Green Fund

Mr Hollande continued his speech on climate change talking about the Green Fund, an initiative that he aims to come to an agreement at the UN Climate Change Conference in Paris. 100 billion euros are needed for that, he has gathered 10 and he urged other countries to “chip in”. Mr Hollande supports strongly a “green financial economy”, with green bonds and capital in the market to move and grow the green initiative. How this will happen, he omitted to explain, but he certainly asked for the financial sector and companies to play ball in this “green field”.

Tough times

Then, the French President spoke about the great challenges of the times, volatility and instability. Sanctions, geopolitical stakes, unemployment, oil prices they all contribute to instability for the French politician. He underlined at the same time that “the biggest risk is inequality”. He calls for action against inequality by investment in education.

Europe

Next point in this fast running speech was Europe. Mr Hollande said that the EU has done a lot. He welcomed Juncker’s 350 bn euros investment plan. Also, he was the first big politician of this magnitude to official welcome today in the World Economic Forum the ECB’s Quantitative Easing, announced yesterday. Nevertheless, this means that QE does not mean that countries stop reforms. On the contrary, France will receive a big wave of reforms soon he affirmed. The same should happen in the rest of the member states, according to the French President.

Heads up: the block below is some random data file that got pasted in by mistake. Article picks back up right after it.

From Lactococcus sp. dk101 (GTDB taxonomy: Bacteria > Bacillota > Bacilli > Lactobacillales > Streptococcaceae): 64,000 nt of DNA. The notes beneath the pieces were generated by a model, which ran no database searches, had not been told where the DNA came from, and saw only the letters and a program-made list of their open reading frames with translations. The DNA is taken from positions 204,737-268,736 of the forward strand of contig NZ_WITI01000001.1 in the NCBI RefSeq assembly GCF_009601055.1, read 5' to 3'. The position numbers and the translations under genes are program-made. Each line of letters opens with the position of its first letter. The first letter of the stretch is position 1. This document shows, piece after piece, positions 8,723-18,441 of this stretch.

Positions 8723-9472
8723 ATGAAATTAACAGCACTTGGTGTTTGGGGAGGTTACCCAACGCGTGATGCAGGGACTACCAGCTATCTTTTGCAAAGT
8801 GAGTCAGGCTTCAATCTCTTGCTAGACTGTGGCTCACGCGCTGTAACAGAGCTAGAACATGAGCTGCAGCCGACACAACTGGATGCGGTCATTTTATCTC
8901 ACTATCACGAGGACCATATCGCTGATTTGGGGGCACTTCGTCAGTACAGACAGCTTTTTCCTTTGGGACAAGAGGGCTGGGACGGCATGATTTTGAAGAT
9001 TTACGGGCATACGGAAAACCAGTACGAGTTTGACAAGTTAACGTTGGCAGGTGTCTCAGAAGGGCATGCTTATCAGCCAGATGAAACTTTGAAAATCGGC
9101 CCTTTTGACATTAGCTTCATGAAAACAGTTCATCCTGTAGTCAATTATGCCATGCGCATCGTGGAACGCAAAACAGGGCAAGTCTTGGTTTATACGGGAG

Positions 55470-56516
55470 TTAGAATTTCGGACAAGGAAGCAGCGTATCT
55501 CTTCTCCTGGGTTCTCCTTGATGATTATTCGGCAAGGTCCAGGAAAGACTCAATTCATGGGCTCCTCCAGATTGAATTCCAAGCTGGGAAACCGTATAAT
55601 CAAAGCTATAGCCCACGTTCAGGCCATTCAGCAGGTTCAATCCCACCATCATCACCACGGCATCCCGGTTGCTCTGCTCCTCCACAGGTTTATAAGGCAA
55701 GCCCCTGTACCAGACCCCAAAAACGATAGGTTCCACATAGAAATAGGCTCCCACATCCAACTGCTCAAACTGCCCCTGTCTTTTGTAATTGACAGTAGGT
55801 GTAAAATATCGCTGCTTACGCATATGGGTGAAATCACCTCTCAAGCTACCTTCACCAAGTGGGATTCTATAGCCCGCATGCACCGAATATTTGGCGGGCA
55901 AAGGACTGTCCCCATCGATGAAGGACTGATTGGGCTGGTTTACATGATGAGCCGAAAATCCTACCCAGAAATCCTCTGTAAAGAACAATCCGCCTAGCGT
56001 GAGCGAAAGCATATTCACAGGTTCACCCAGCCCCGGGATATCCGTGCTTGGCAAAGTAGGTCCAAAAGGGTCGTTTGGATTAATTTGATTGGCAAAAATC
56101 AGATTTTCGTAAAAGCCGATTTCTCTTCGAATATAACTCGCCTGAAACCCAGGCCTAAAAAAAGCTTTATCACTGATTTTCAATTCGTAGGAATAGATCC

France

Just before closing the speech he talked about his aspirations for France. His aim is to promote competitiveness in 2015, giving large benefits to companies, fight unemployment with internships, invest in digital economy, resume exports and help foreign investors come to a very mature market like the French one.

Miscellaneous

“You expect a lot from France and you are right”, he said. Following this statement he spoke about how anti-Semitic and anti-muslim sentiments cannot be tolerated in France. “We cannot accept anti-muslim acts”, he underlined. Then again he thanked the world for his support on Charlie Hebdo attack.

Closing he made a statement of the obvious: “There are times in history when we are faced with the good choice and the bad choice”. Someone would think that those moments in history are not that rare.

Last, but not least, realising that his speech faced some organisation issues that made it hard for the audience to follow, he concluded that what he spoke about was “security, development and solidarity”

Critics

All in all, this is not a speech that someone would expect from an incumbent President of France but from someone that is left behind in the polls and is fighting to get re-elected. While the meanings were relevant, the order was chaotic despite his convincing body language.

Hoping that his policies are not as disorganised as his speech, we hope that France will do much better in 2015 in terms of economy and policy, in order to strongly support the EU in the tough future that lies ahead.

Stay tuned at the European Sting, the only Brussels media that effectively broke the “Brussels bubble” and made it to Davos with live critical coverage of the most important sessions of the World Economic Forum 2015.

You can view his full speech from Davos here: